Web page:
The Change Stand-off in Innovation

Strategy, Architecture & Problem-Solving

The Change Stand-off in Innovation

Circular Star Pattern by Anna Anikina

Circular Star Pattern by Anna Anikina

For a long time now, I’ve had the view that we only have so much time to change an organisation before the organisation changes us. I’ve seen it happen with dynamic people that become subdued over time as they encounter obstacle after obstacle, resistance, red-tape and other forms of organisational resistance to change. Maintaining innovation, or rather the ability to innovate and to generate innovation in a client, is key with external consultants.


In reading this article on Why Outsiders are the Most Innovative People adapted from work by Scott Barry Kaufman and Carolyn Gregoire, I was reminded why it’s important to introduce a fresh perspective.

I’m independent in that I’m not tied to any company or organisation and I enjoy what that brings to both me and my corporate clients. Yes, I’m prepared to challenge what client staff have accepted as normal over time. It’s the response to that initial challenge of the status quo that gives me an idea of how well the planned change activity will progress, or at least how much commitment we should expect to receive from client staff.

A Definition of Innovation

I also remember a description of innovation being in the application of ideas from one business or industry sector into another that doesn’t yet use them. Now, I think that definition is too narrow in scope, e.g. innovation can generate new products or services that have never existed before, but we’ll use it for now since it does define a large subset of innovation. The information I take from that definition is the idea that we can introduce innovation into an organisation by introducing new people. They don’t have to be new employees, they could be new partners, new customers, new consultants, new company acquisitions, new mergers, new tools, new software, etc.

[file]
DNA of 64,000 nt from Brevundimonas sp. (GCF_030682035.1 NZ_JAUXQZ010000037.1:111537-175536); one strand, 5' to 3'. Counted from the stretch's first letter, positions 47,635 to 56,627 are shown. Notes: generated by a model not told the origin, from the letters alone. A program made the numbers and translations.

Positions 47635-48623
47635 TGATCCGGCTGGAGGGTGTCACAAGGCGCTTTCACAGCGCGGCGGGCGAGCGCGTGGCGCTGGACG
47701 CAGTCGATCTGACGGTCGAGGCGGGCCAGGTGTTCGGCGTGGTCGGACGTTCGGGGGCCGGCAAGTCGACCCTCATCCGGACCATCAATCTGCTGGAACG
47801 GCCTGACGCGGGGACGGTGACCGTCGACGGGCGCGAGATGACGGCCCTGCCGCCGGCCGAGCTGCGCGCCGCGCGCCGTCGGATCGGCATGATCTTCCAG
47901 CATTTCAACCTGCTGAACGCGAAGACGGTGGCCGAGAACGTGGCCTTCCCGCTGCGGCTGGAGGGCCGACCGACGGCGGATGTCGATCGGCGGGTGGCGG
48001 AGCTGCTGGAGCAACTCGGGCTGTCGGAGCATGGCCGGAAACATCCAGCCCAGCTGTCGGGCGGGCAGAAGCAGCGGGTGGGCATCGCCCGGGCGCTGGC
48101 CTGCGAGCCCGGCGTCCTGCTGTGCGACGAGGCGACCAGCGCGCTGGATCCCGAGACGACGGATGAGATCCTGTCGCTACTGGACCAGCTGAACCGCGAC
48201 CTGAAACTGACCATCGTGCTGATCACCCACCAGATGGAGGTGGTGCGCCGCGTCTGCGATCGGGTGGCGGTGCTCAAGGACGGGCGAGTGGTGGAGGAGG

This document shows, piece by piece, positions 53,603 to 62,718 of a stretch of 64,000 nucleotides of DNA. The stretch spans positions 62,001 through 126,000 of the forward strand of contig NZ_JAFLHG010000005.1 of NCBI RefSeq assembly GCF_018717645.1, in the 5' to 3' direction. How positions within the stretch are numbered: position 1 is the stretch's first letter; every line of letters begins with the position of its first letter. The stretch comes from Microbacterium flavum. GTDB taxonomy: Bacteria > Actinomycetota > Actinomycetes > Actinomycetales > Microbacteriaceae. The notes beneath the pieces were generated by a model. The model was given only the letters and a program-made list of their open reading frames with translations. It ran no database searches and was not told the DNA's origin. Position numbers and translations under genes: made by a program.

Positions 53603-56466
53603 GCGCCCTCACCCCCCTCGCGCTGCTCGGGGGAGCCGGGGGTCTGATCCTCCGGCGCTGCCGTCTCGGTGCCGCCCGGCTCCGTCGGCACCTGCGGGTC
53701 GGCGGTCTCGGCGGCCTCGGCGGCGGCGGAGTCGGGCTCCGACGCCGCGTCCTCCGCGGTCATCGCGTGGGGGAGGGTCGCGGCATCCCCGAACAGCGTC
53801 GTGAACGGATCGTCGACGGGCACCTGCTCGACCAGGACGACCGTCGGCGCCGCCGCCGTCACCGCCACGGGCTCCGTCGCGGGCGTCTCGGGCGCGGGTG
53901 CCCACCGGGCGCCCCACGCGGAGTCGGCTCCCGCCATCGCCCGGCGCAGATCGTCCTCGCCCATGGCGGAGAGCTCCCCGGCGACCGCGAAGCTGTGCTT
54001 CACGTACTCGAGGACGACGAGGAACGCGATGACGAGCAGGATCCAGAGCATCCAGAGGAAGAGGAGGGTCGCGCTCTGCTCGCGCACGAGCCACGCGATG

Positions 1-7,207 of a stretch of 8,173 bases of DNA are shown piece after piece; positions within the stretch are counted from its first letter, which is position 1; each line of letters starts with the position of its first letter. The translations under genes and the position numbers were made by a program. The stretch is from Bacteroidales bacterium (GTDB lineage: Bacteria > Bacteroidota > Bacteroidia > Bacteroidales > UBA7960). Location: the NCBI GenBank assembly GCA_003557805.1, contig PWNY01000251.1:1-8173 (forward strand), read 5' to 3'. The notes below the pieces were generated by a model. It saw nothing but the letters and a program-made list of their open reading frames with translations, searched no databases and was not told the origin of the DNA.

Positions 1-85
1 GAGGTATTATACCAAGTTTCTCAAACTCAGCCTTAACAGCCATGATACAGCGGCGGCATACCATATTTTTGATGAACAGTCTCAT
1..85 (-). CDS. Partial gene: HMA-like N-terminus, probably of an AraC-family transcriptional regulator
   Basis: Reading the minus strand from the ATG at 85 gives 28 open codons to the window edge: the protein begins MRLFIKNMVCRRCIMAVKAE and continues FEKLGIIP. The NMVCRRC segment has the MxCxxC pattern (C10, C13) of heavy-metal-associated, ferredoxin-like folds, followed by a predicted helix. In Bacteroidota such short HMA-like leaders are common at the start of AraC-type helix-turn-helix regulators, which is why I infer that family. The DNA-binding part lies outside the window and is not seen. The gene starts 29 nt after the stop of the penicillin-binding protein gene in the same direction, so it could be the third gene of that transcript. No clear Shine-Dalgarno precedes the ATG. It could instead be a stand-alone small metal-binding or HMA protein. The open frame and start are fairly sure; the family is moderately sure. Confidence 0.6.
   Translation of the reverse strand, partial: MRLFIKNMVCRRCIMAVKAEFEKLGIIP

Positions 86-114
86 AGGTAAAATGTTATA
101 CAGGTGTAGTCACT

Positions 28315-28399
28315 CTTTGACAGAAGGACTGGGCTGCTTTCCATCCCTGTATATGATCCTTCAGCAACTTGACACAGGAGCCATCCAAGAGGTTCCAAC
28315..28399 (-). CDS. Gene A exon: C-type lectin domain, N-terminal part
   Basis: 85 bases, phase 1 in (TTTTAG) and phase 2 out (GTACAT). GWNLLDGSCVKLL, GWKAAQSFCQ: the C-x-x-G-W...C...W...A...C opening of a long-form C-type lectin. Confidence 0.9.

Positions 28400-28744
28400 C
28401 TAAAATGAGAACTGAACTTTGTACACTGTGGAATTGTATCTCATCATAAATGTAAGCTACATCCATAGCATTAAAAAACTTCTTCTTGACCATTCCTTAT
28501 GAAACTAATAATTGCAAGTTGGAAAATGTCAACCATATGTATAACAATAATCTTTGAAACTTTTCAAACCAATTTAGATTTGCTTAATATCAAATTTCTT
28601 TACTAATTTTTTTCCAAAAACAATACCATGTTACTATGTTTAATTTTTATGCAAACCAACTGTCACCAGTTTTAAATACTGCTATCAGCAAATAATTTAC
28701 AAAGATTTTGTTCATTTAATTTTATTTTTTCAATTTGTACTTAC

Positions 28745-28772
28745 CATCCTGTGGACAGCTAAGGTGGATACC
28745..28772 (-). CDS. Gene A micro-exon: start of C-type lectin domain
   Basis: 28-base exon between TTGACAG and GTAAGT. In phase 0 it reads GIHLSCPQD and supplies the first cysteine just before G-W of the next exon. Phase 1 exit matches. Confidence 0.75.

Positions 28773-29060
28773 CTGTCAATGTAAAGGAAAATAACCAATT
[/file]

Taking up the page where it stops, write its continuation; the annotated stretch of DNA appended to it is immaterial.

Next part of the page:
I’m fortunate to have worked across numerous industry sectors and many different clients. A number of years ago, I found myself educating public sector clients on how to do things the way that they’re done in telcos. That was interesting to see the message being listened to and, more importantly, followed. That particular client did improve its performance by following advice about another industry sector. That was innovation.

At every client since, I’ve had the same experience. The best experiences are when I’m not the only one contributing past methods or not the only educating. When we have more than one person bringing in ideas, we find that the solution is more tailored to the client and easier for them to accept. Watching a team embrace change with a positive attitude is a wonderful thing, especially when that team was previously underperforming, disgruntled and resistant to change.

A Bonus Exercise

Look back to the image I used at the beginning of the article. Nowadays, it’s a pretty common type of image, but how many innovations do you see in it? To start with I see the innovation of the technique. Someone realised/ discovered/calculated that they could track the star movement using a camera with a very slow shutter speed. Before that, someone else figured out the types of things you could do with a slow shutter speed. Before that, someone figured out that you could vary shutter speeds and so on. There’s a lot of innovation when you look around, even at the simplest of items.


The stand-off for me is between the combination of my values, newness of ideas and energy on side and the pace and status quo of the organisation I’m consulting for on the other side. I use many techniques to maintain a healthy level of independent thinking and other techniques to maintain the ability to generate fresh ideas while with long-term clients otherwise my value decreases since I’d become stale.

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